PublicationsVitamin D related genetic polymorphisms affect serological response to high-dose vitamin D supplementation in multiple sclerosis
INTRODUCTION: A poor 25-hydroxyvitamin D (25(OH)D) status is a much replicated risk factor for developing multiple sclerosis (MS), and several vitamin D-associated single nucleotide polymorphisms (SNPs) have been associated with a higher risk of MS. However, studies on the benefit of vitamin D supplementation in MS show inconclusive results. Here, we explore whether vitamin D-associated SNPs and MS risk alleles confound serological response to vitamin D supplementation.
METHODS: 34 participants from the SOLARIUM study consented to genotyping, of which 26 had vitamin D data available. The SOLARIUM study randomised relapsing-remitting MS patients to placebo or 14,000 IU vitamin D3 for 48 weeks. Participants were categorised as either ‘carriers’ or ‘non-carriers’ of the risk allele for 4 SNPs: two related to D binding protein (DBP) and associated with lower 25(OH)D levels (rs4588 and rs7041), and two related to vitamin D metabolism enzymes CYP27B1 and CYP24A1 and associated with a higher risk of MS (rs12368653; rs2248359, respectively). 25(OH)D levels were determined at baseline and after 48 weeks.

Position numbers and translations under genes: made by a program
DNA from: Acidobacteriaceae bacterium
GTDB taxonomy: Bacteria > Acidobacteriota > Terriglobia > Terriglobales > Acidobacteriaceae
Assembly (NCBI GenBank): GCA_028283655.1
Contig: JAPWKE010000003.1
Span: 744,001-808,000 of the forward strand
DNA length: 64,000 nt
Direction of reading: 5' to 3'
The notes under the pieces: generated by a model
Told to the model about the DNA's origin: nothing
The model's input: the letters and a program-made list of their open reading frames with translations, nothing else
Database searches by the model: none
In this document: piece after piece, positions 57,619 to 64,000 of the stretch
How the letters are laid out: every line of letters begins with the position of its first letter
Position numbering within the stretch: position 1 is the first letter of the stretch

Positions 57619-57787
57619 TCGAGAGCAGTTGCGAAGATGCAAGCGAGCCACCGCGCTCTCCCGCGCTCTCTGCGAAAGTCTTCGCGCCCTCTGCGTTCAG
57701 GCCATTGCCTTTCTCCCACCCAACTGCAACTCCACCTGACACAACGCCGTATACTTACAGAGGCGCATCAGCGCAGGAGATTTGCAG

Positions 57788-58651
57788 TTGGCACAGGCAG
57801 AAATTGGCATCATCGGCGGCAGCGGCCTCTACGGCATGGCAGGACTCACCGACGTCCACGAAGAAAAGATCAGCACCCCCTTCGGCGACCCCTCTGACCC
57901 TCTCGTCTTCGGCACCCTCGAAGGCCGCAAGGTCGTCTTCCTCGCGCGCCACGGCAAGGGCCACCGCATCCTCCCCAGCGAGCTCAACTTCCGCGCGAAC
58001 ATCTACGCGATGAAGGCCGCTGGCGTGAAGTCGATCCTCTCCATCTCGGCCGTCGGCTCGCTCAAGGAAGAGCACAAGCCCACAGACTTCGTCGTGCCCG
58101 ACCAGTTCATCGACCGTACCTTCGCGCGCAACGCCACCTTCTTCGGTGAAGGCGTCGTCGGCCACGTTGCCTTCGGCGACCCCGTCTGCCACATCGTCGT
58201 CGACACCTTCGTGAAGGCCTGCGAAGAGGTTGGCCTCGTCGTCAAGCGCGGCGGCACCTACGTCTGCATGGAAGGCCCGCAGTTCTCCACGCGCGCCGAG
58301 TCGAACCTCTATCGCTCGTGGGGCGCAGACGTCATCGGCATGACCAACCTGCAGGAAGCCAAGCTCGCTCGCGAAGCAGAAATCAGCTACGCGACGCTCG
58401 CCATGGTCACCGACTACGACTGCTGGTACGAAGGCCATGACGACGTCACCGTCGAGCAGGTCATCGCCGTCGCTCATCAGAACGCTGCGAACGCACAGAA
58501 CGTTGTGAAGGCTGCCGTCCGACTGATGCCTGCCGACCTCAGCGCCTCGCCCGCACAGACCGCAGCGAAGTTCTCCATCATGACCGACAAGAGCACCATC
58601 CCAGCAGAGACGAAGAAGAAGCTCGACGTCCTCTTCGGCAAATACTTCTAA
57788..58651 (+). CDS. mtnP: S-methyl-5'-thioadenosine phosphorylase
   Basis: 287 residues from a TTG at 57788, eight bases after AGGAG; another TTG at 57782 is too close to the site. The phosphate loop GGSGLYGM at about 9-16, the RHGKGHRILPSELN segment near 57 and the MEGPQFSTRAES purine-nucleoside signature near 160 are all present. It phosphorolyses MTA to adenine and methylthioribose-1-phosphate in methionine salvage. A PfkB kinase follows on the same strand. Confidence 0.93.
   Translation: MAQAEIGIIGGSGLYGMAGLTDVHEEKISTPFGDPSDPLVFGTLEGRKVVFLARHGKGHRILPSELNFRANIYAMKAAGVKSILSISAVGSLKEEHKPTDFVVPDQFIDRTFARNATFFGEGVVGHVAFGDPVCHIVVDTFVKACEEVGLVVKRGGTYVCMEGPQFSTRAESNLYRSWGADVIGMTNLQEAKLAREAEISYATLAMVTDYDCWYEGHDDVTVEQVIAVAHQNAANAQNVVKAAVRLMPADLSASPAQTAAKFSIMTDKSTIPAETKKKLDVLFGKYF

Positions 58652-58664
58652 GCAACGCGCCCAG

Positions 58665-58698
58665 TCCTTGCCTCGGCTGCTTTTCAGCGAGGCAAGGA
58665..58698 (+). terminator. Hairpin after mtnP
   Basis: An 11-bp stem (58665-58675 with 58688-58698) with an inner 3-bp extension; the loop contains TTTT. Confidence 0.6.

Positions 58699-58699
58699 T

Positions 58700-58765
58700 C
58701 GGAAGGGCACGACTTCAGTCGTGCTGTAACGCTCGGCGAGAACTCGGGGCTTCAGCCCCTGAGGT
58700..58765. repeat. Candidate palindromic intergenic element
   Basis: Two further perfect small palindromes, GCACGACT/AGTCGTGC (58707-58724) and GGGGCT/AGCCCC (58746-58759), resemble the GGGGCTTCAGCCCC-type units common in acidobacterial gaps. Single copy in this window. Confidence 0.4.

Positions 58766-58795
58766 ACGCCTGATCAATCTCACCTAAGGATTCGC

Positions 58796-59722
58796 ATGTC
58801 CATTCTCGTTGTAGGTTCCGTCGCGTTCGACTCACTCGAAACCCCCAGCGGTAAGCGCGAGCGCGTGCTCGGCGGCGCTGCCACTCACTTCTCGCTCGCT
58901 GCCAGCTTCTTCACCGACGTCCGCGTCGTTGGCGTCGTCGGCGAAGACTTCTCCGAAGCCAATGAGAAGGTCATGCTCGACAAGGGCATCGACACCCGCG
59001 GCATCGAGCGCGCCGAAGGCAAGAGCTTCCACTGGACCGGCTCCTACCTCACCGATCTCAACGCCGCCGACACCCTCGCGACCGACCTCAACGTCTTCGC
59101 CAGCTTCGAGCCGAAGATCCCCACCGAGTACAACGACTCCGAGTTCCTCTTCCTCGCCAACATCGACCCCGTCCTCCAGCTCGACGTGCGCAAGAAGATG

RESULTS: The DBP-related SNPs showed no difference in 25(OH)D status at baseline, but carriers of the rs7041 risk allele showed lower 25(OH)D-levels compared to non-carriers after 48 weeks of supplementation (median 224.2 vs. 332.0 nmol/L, p = 0.013). For CYP related SNPs, neither showed a difference at baseline, but carriers of the rs12368653 risk allele showed higher 25(OH)D-levels compared to non-carriers after 48 weeks of supplementation (median 304.1 vs. 152.0 nmol/L, p = 0.014).
DISCUSSION: Vitamin D-related SNPs affect the serological response to high-dose vitamin D supplementation. The effects on more common doses of vitamin D, as well as the clinical consequence of this altered response, need to be investigated further.
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